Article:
Young climate advocates from typhoon-hit Bicol demanded the Philippine government to show strong political will to declare a national climate emergency following the devastation of super typhoon “Rolly.”

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Residents carrying their belongings arrive at an evacuation center in Legaspi, Albay province, south of Manila on October 31, 2020, ahead of Typhoon Goni’s landfall.

The call for strong climate commitments also came as the country commemorated the seventh year of super typhoon “Yolanda.”

“Rolly should be a wake-up call. We, along with my fellow young Bicolanos, are scared because if we do not take this seriously, we will be expecting more catastrophic events. There will be more super typhoon Yolanda and super typhoon Rolly–with the COVID-19 (coronavirus) pandemic on top of it,” Bicol University’s (BU) Science Alliance Club president Bill Bontigao said in a statement.

Twenty-year-old Bontigao is from Tabaco, Albay and was one of those whose houses were damaged during the onslaught of typhoon Rolly. 

Bontigao among other Bicol residents have been experiencing some of the worst typhoons to hit the country in the past two decades.

In a position paper released on Sunday, BU Science Alliance Club expressed its support to scientists, environmental organizations, and climate activists in calling for a climate emergency declaration to ensure urgent actions to mitigate climate change.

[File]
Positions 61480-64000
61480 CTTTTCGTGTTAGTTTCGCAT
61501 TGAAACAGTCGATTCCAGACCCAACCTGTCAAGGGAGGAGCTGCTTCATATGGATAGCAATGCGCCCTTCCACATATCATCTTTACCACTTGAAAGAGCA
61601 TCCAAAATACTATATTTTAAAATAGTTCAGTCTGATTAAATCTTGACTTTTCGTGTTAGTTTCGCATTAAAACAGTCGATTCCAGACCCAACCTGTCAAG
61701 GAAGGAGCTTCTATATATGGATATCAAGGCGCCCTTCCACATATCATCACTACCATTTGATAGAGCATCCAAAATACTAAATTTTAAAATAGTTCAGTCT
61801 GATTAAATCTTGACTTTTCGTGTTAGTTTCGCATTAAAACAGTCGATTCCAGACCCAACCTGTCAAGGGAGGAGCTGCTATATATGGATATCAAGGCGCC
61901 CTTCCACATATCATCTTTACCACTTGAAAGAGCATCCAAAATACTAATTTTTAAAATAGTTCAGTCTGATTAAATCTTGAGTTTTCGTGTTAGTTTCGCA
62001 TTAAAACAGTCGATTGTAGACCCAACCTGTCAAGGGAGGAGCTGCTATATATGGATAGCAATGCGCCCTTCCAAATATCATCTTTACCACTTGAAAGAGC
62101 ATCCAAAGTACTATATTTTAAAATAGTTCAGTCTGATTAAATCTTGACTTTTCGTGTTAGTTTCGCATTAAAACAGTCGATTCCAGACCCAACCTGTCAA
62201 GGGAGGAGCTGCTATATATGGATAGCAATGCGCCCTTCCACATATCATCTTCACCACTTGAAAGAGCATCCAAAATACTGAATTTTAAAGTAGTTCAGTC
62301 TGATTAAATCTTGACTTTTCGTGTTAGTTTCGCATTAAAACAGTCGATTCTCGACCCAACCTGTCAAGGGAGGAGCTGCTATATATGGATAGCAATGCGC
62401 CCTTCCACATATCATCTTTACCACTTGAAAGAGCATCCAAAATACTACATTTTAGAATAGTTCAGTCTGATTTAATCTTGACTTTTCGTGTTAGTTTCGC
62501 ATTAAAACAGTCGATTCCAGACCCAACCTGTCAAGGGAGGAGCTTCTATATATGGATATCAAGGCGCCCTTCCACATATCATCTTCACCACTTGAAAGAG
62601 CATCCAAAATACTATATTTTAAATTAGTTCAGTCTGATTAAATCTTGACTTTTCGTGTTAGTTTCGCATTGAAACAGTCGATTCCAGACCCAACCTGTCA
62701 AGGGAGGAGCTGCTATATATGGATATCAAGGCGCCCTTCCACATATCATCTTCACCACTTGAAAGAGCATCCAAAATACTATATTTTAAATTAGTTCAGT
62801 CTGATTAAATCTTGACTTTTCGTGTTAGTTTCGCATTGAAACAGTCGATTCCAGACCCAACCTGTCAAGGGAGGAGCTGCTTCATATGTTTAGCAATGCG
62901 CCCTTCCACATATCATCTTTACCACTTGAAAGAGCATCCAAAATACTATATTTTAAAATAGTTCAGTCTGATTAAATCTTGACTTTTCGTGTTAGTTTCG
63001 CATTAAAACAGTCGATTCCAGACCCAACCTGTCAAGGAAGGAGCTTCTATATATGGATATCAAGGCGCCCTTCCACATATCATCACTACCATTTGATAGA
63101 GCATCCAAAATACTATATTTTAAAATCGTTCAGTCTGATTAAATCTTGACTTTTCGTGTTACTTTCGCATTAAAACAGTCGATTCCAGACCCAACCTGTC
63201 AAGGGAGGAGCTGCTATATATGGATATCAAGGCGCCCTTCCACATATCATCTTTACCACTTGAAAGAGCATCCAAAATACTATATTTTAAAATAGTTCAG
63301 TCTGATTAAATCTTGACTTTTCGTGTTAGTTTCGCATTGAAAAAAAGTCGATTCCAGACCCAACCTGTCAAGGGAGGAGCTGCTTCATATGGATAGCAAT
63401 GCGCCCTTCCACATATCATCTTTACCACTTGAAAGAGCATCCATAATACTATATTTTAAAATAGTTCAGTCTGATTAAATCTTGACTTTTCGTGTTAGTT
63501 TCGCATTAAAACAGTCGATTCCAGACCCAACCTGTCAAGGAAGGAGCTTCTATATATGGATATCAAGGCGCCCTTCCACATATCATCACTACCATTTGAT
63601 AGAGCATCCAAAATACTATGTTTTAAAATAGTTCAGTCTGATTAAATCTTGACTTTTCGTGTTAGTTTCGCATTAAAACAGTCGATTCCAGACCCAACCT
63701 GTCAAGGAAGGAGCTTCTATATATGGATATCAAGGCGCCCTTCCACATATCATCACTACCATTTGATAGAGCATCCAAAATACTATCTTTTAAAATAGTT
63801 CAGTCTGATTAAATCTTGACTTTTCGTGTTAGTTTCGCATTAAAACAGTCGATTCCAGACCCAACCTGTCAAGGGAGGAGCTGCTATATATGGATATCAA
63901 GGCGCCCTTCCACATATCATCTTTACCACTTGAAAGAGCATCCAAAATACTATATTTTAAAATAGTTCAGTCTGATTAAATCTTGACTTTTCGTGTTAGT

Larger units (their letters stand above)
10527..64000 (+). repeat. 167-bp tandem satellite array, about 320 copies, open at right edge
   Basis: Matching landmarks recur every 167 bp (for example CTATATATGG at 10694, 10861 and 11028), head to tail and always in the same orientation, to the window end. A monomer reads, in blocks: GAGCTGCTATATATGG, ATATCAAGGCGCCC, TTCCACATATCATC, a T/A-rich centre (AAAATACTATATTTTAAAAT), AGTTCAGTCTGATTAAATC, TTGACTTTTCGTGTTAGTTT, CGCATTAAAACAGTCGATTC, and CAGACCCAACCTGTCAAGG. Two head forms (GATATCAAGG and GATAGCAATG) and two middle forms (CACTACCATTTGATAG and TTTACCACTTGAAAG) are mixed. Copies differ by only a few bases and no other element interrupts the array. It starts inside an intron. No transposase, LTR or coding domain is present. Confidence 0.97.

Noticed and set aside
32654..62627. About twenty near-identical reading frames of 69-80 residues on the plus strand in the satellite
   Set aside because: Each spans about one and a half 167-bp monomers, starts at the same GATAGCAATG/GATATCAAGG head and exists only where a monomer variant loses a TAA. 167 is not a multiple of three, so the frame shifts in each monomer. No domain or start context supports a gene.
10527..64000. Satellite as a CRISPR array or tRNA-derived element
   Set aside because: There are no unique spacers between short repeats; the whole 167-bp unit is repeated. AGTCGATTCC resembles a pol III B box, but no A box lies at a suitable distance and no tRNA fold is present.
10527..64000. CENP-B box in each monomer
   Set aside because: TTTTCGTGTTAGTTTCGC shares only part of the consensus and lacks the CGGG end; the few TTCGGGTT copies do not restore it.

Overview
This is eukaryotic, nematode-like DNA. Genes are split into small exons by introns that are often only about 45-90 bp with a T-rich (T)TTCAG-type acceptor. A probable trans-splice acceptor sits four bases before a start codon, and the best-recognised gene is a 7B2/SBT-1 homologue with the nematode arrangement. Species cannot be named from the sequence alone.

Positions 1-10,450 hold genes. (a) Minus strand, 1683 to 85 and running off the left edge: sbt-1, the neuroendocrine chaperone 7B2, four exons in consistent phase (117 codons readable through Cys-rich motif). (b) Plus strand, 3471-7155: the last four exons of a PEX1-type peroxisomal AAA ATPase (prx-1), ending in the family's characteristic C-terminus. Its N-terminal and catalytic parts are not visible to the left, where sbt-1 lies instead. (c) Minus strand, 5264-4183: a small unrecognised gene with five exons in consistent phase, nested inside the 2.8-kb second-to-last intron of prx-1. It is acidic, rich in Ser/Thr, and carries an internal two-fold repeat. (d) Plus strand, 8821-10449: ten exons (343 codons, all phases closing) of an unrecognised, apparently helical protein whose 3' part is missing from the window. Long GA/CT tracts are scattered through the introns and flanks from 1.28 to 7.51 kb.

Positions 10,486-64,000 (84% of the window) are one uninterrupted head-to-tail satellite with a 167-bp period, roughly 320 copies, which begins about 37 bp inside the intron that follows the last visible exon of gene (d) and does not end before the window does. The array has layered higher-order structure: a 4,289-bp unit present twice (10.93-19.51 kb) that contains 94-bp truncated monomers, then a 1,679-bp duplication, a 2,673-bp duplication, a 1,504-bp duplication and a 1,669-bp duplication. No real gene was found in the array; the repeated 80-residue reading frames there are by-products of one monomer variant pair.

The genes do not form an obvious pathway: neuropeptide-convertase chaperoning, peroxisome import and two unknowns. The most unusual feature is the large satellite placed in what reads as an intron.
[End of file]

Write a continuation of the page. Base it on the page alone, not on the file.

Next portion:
“We believe that the declaration will create ripples of gearing us up to a better normal because the normal that we have in mind is the problem itself. Let’s modify our thinking and understand that we need to focus on the things that will lead us to something that we truly deserve. We’ve had enough, never again! This is the last wake-up call and reminder for us to do better,” the statement read.

“With sympathy, (we) acknowledge the (struggles) of our fellow Bicolanos due to the typhoons Quinta and Rolly, (plus) the fact that we are still going through the COVID-19 pandemic. These typhoons are induced more by climate change and global warming. We have experienced enough and we deserve a sustainable, liveable, lovable, and a better way of living,”it added. 

Greenpeace Philippines previously called on the Duterte administration to show climate leadership as once again, the marginalized sectors, such as the youth, are bearing the brunt of climate crisis. 

“When the youth calls for climate emergency declaration, the government must listen. They are relentless in calling for urgent actions because their future is on the line,” Greenpeace campaigner Virginia Benosa-Llorin said. 

“In a country that is regularly battered by strong typhoons, FIlipino youth need protection. One way to ensure they are protected is to set policy directions that put people and planet first,” she added.

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